Proposal (544) to South American Classification Committee


Recognize newly described Heliangelus splendidus



Effect on South American CL: This would split an existing species on the list (Heliangelus viola) into two species, H. viola and H. splendidus.


Background: The Violet-throated Sunangel (Heliangelus viola) is distributed from central Ecuador to northern Peru.  Until recently the species has been considered as monotypic.


New Information: Weller (2011) considered that variation in morphological characters of the H. viola has been mostly overlooked by Zimmer (1951) and previous taxonomic researchers as well as recent workers.  Consequently, he undertook a review of its geographic and age-related variation comparing immature, subadult, and adult stages of study specimens, and discussed the taxonomic status.  Weller examined 121 specimens (79 males, 42 females) and concluded that his study revealed three discrete populations in terms of plumage.  These differences refer both to the subspecies and species level.  Thus, Weller described the species H. splendidus with an additional subspecies, H. splendidus pyropus; their ranges are northern Peru and central Ecuador to northwestern Peru (Piura), respectively.  The English name proposed is Brilliant Sunangel.  Weller (2011) also considered his ranking of splendidus as a separate species from viola justified “due to indication of overlapping ranges of H. splendidus spec. nov. and H. viola in northeastern Peru.”  This treatment will make H. viola endemic to Peru.


The differences between H. splendidus and H. viola are as follows, from Weller’s diagnosis of splendidus:


Diagnosis. Basic plumage (e.g., belly) less deep bronzish than in H. viola (cf. Fig. 2A); frontlet and breast more bluish-green, with the latter on average more extended to the belly (males); gorget patch rather purplish, in females enlarged and broadened towards the breast; fringes of undertail coverts darker, more cinnamon instead of cinnamon-buffish; outer rectrices (i.e., r5) in males longer.”


Although these differences seem subtle, in the Discussion, Weller also stated:


“Particularly, the plumage differences in adult females of H. viola and H. splendidus spec. nov. are striking and, as this morphological feature is generally considered a conservative character, supportive of the validity of the new taxon. Moreover, distinctness at species level is justified when comparing the current species limits in Heliangelus”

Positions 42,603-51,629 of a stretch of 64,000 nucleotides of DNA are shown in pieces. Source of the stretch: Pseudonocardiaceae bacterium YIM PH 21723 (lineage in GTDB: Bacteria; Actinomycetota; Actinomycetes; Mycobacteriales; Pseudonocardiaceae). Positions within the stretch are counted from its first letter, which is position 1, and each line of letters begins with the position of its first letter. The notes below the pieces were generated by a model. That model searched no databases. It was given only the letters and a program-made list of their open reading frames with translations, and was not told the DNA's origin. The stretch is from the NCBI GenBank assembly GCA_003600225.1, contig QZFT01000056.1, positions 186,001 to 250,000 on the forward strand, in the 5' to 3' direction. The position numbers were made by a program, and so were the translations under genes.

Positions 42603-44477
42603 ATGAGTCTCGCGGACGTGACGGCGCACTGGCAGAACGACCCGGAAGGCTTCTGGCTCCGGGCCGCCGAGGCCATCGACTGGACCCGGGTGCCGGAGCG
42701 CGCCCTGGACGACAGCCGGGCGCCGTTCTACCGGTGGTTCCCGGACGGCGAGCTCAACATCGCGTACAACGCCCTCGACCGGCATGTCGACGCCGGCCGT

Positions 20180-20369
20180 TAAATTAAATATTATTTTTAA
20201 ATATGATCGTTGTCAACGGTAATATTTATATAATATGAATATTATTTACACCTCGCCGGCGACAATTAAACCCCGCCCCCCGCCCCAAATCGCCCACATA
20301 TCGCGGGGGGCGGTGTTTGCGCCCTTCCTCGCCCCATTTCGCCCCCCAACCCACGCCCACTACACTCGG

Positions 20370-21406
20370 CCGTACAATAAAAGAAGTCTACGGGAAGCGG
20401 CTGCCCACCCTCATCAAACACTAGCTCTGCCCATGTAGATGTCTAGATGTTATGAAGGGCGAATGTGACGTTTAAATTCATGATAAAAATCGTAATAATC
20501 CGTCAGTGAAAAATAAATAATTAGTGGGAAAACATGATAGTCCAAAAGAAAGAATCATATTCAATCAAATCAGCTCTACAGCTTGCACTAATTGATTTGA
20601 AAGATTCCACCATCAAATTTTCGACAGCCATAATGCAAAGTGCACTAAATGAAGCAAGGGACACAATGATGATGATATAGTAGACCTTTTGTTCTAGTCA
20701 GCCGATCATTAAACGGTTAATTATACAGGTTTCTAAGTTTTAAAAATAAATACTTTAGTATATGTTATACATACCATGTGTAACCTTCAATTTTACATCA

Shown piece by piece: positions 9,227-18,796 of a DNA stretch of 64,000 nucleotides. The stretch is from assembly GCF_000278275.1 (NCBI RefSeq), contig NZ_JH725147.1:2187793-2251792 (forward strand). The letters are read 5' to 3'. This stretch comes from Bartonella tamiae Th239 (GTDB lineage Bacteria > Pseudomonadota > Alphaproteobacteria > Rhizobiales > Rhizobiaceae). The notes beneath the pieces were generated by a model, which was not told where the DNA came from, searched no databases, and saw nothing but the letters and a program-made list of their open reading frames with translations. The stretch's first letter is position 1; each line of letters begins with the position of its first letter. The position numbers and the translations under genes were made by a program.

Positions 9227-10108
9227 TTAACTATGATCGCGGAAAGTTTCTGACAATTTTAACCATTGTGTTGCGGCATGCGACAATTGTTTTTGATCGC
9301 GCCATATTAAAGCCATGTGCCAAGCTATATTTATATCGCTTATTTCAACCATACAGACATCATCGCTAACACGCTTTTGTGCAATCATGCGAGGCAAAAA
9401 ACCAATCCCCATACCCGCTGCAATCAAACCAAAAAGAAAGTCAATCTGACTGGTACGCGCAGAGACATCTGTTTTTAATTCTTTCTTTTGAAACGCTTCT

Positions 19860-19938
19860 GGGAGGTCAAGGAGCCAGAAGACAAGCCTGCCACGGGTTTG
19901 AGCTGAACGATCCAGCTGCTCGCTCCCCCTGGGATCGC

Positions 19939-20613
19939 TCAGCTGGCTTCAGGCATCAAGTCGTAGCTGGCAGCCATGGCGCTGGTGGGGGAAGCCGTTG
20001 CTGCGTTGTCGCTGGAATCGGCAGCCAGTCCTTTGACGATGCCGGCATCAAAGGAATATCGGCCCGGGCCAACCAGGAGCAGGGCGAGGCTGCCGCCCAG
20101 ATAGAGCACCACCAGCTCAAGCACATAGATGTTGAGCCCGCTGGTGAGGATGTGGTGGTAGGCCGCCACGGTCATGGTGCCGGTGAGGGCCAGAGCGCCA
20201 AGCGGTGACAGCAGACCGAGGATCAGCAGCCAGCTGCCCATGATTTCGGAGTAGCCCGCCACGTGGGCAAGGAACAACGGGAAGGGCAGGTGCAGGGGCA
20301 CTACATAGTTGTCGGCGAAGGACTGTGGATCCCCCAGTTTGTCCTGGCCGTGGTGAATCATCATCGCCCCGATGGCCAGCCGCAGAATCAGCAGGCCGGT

Evidence for species rank rests on sympatry at two localities:


“Interestingly, parapatric contact between both taxa is indicated in the Marañon valley (Celendín) as well as along the upper Utcubamba valley (Levanto; cf. Appendix). If these records are not regarded as vagrants (at least questionable in the case of Levanto, with two specimens of H. s. splendidus subspec. nov. collected within the peripherical [sic] range of H. viola), this overlap may be only of recent origin, being founded in the species’ biogeographic history.”


Recommendation:  If the new taxon is sympatric with viola as Weller noted, then splendidus has to be ranked as a separate species.  However, Weller also noted that the species is “partially migratory”, so whether this sympatry represents true sympatry is uncertain.  Therefore, I have no specific recommendation on the proposal.



Zimmer, J. T.  1951.  Studies of Peruvian birds.  No. 61.  The genera Aglaeactis, Lafresnaya, Pterophanes, Boissonneaua, Heliangelus, Eriocnemis, Haplophaedia, Ocreatus, and Lesbia.  American Museum Novitates no. 1540: 1-55.

Weller, A.-A.  2011.  Geographic and age-related variation in the Violet-throated Sunangel (Heliangelus viola, Trochilidae): evidence for a new species and subspecies.  Ornitología Neotropical 22: 601-614.